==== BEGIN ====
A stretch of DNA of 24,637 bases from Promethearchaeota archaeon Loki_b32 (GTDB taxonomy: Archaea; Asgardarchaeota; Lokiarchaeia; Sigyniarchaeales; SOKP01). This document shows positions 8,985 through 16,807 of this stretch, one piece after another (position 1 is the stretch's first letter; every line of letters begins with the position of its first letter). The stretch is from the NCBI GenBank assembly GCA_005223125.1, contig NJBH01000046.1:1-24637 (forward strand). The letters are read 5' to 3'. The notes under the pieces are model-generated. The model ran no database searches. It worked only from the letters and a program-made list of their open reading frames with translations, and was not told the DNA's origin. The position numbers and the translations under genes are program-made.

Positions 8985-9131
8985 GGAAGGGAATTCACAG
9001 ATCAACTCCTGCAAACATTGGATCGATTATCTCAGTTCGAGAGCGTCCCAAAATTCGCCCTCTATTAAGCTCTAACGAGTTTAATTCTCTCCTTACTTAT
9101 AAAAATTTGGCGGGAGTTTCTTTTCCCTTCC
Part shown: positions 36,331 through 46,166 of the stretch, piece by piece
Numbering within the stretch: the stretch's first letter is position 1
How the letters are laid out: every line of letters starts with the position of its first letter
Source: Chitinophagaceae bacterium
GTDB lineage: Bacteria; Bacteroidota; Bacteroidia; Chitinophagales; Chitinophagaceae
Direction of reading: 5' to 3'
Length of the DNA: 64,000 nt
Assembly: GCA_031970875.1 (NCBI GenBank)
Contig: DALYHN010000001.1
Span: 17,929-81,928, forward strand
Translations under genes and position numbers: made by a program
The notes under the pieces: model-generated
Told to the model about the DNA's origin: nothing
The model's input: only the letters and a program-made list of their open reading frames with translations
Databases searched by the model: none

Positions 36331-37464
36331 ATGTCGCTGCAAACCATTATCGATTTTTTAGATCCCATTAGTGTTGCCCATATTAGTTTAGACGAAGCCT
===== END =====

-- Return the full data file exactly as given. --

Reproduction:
A stretch of DNA of 24,637 bases from Promethearchaeota archaeon Loki_b32 (GTDB taxonomy: Archaea; Asgardarchaeota; Lokiarchaeia; Sigyniarchaeales; SOKP01). This document shows positions 8,985 through 16,807 of this stretch, one piece after another (position 1 is the stretch's first letter; every line of letters begins with the position of its first letter). The stretch is from the NCBI GenBank assembly GCA_005223125.1, contig NJBH01000046.1:1-24637 (forward strand). The letters are read 5' to 3'. The notes under the pieces are model-generated. The model ran no database searches. It worked only from the letters and a program-made list of their open reading frames with translations, and was not told the DNA's origin. The position numbers and the translations under genes are program-made.

Positions 8985-9131
8985 GGAAGGGAATTCACAG
9001 ATCAACTCCTGCAAACATTGGATCGATTATCTCAGTTCGAGAGCGTCCCAAAATTCGCCCTCTATTAAGCTCTAACGAGTTTAATTCTCTCCTTACTTAT
9101 AAAAATTTGGCGGGAGTTTCTTTTCCCTTCC
Part shown: positions 36,331 through 46,166 of the stretch, piece by piece
Numbering within the stretch: the stretch's first letter is position 1
How the letters are laid out: every line of letters starts with the position of its first letter
Source: Chitinophagaceae bacterium
GTDB lineage: Bacteria; Bacteroidota; Bacteroidia; Chitinophagales; Chitinophagaceae
Direction of reading: 5' to 3'
Length of the DNA: 64,000 nt
Assembly: GCA_031970875.1 (NCBI GenBank)
Contig: DALYHN010000001.1
Span: 17,929-81,928, forward strand
Translations under genes and position numbers: made by a program
The notes under the pieces: model-generated
Told to the model about the DNA's origin: nothing
The model's input: only the letters and a program-made list of their open reading frames with translations
Databases searched by the model: none

Positions 36331-37464
36331 ATGTCGCTGCAAACCATTATCGATTTTTTAGATCCCATTAGTGTTGCCCATATTAGTTTAGACGAAGCCT